Jonas Gwangwa, South African jazz musician and activist, dead at 83

Jonas Gwangwa – the South African anti-apartheid activist, composer and jazz trombonist – has died, NPR reports. The news was confirmed by South African President Cyril Ramaphosa. “A giant of our revolutionary cultural movement and our democratic creative industries has been called to rest,” Ramaphosa wrote in a statement. “The trombone that exploded boldly and bravely, and also warmed our hearts with sweet melody has lost its life force.” Gwangwa was 83 years old.

Raised in Johannesburg’s Soweto Township, Gwangwa was a member of the Jazz Epistles alongside Abdullah Ibrahim, Hugh Masekela and Kippie Moeketsi. When South Africa‘s apartheid regime censored jazz performances in 1960 and imprisoned black people for gathering, Gwangwa chose to live in exile outside the country.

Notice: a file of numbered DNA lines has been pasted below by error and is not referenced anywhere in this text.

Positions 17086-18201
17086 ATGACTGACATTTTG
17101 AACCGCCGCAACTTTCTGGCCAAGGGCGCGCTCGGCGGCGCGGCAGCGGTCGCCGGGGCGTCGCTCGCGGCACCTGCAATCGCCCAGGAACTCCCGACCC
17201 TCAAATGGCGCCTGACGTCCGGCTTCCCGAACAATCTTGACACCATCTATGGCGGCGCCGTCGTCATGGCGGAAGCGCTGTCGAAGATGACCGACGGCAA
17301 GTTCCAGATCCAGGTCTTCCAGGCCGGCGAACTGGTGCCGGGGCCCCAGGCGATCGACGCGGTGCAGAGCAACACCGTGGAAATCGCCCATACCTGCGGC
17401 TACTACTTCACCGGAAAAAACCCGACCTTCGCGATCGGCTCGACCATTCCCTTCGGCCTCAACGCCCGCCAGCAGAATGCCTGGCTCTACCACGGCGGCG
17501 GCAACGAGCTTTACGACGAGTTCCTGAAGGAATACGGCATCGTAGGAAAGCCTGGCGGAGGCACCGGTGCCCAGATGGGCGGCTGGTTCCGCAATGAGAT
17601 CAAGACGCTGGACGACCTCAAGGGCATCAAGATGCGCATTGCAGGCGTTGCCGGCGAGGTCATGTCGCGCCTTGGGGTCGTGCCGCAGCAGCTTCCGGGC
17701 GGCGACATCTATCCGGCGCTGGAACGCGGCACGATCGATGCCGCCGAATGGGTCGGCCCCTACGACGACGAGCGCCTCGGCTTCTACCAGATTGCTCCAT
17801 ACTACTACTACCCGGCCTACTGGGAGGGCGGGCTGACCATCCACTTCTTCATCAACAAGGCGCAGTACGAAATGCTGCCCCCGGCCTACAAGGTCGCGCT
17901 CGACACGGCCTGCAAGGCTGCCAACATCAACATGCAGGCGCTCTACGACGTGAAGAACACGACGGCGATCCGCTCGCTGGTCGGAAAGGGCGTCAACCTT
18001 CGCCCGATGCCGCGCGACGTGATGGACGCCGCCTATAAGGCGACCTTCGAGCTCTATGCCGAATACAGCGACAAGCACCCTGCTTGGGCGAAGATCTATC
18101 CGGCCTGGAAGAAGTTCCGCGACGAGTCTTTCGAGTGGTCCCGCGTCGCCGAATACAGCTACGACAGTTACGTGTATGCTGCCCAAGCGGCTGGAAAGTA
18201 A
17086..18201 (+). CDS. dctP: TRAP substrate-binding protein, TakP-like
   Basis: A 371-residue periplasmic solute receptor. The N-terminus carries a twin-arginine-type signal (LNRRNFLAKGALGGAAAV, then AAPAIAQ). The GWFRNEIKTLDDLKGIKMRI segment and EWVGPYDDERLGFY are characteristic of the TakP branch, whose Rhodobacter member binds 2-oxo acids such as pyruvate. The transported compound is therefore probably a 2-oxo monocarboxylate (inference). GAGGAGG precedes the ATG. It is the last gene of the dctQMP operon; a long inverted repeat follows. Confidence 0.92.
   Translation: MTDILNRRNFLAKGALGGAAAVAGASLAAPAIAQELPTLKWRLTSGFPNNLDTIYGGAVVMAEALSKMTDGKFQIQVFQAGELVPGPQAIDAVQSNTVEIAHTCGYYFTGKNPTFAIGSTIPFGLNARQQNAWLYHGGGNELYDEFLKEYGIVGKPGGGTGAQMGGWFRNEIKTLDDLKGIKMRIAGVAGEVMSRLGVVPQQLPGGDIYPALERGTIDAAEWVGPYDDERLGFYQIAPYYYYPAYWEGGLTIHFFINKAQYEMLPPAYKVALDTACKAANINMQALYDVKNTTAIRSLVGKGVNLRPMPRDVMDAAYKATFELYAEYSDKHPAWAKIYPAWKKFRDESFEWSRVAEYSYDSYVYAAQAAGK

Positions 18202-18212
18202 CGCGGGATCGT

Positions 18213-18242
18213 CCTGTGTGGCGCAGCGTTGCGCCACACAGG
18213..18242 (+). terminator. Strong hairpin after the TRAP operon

Gwangwa performed internationally in the years that followed and continued to use his music in the service of activism. He was the musical director of the Amandla Cultural Ensemble, a group formed by activists from the African National Congress. His music for the years 1987 Cry out for freedom, a film about anti-apartheid activist Steve Biko starring Denzel Washington and Kevin Kline, earned Gwangwa two Oscar nominations. In 1985, he reportedly survived a bombing of his home by apartheid security forces.

In 2010, Gwangwa was awarded the Order of Ikhamanga, South Africa’s highest honour. His death falls on the third anniversary of the death of his friend and collaborator Hugh Masekela.


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